Raising Awareness And Management Of Mental Health

925 WordsNov 5, 20144 Pages
SCHOOL NURSES: RAISING AWARENESS AND MANAGEMENT OF MENTAL HEALTH IN SCHOOL CHILDREN AGES 7-17YEARS LINDA KALLE STRATFORD UNIVERSITY Abstract The center for disease control describes mental disorders among children as serious changes in the ways children learn, behave, or handle their emotions. (CDC.gov). Mental health is an important part of overall health; it is a public health issue for which teachers, family members, healthcare professionals such as school nurses work closely together to raise awareness, treat and manage these mental health disease conditions. (CDC.gov). Introduction According to the National Institute of health (NIH), mental health is described as our emotional, psychological, and social well-being. Mental health…show more content…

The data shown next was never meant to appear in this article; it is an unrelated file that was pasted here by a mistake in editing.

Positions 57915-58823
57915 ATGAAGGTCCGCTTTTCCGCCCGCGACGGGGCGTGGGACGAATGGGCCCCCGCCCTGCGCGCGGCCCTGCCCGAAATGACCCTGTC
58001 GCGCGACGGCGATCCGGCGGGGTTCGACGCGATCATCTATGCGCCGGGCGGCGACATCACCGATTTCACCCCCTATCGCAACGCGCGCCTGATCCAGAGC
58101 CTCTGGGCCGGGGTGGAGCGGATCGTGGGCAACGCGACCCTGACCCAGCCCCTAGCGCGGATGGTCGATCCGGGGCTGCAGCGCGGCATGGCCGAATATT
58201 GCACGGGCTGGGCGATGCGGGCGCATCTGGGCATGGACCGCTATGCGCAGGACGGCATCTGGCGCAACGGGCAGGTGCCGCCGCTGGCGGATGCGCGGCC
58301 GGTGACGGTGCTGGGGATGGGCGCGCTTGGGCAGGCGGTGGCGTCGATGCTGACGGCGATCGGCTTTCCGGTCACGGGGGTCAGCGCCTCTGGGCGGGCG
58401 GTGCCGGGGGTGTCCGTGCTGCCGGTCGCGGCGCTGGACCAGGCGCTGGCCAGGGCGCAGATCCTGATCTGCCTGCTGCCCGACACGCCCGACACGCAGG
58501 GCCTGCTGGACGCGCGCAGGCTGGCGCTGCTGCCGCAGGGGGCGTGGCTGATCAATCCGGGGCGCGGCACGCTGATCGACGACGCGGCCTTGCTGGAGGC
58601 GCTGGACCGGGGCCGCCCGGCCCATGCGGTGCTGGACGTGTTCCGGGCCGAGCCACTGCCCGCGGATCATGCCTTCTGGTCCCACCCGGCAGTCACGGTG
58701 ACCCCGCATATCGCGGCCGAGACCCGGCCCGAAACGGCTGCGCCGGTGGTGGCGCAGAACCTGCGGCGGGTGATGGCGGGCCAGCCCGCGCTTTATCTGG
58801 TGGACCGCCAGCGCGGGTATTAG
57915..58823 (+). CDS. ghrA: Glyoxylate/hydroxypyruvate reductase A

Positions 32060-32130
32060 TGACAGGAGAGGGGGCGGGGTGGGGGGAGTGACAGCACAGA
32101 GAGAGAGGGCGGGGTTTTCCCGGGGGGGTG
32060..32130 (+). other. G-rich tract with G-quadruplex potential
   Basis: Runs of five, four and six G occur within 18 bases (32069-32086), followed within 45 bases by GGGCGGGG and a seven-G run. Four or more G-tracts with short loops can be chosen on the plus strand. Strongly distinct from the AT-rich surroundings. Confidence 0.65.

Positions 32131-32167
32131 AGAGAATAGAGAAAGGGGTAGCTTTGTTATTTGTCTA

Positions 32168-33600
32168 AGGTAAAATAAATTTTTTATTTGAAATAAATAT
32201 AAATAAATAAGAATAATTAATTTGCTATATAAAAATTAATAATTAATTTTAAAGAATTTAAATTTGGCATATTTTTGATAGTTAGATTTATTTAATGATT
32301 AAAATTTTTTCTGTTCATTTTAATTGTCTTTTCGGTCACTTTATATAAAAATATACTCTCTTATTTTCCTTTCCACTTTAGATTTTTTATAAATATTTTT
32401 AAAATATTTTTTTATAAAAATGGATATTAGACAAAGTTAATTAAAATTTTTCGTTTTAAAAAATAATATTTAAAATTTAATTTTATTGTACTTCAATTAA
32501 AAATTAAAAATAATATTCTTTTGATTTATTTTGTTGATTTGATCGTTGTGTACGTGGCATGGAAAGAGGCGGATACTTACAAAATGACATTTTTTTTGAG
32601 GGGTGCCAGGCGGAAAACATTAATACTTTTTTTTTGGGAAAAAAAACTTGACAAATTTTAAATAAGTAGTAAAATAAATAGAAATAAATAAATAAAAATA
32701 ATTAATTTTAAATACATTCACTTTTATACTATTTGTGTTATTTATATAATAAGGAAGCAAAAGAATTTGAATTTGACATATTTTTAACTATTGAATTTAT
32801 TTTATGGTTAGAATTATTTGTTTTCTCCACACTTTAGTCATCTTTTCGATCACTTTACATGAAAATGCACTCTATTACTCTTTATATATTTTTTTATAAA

In this paper, we are going to look at how school nurses recognize warning signs early on in school children, measures taken to raise awareness and provide care (through proper education and support) to the school children and their families as well as management of the symptoms of mental health disorders within the school community. (nursingtimes.net). Discussion. Recognizing Mental Health Issues: School age children between the ages of 7 and 17years old fall between 2 stages of development; school age (7-12years) and adolescent (12-17years). With childhood development we see changes in behaviors, cognitive and motor functions. Several day-to-day experiences can affect a child’s behaviors and/or cognitive functions; parents getting a divorce, moving to a new town, getting a new brother/sister, going to a new school etc. (nih.gov). During routine school health assessments, the nurse would recognize the following as more serious warning signs of a mental health problem: when the child is reported to be having problems in more than one setting (at school, at home, with peers etc.), reports of changes in appetite or sleep, social withdrawal or fear of things he or she was not afraid of before, returning to behaviors more common in younger children, such as bedwetting, signs of self-destructive behavior, such as head-banging, reports of repeated thoughts of death etc. (nih.gov). Once recognized, the
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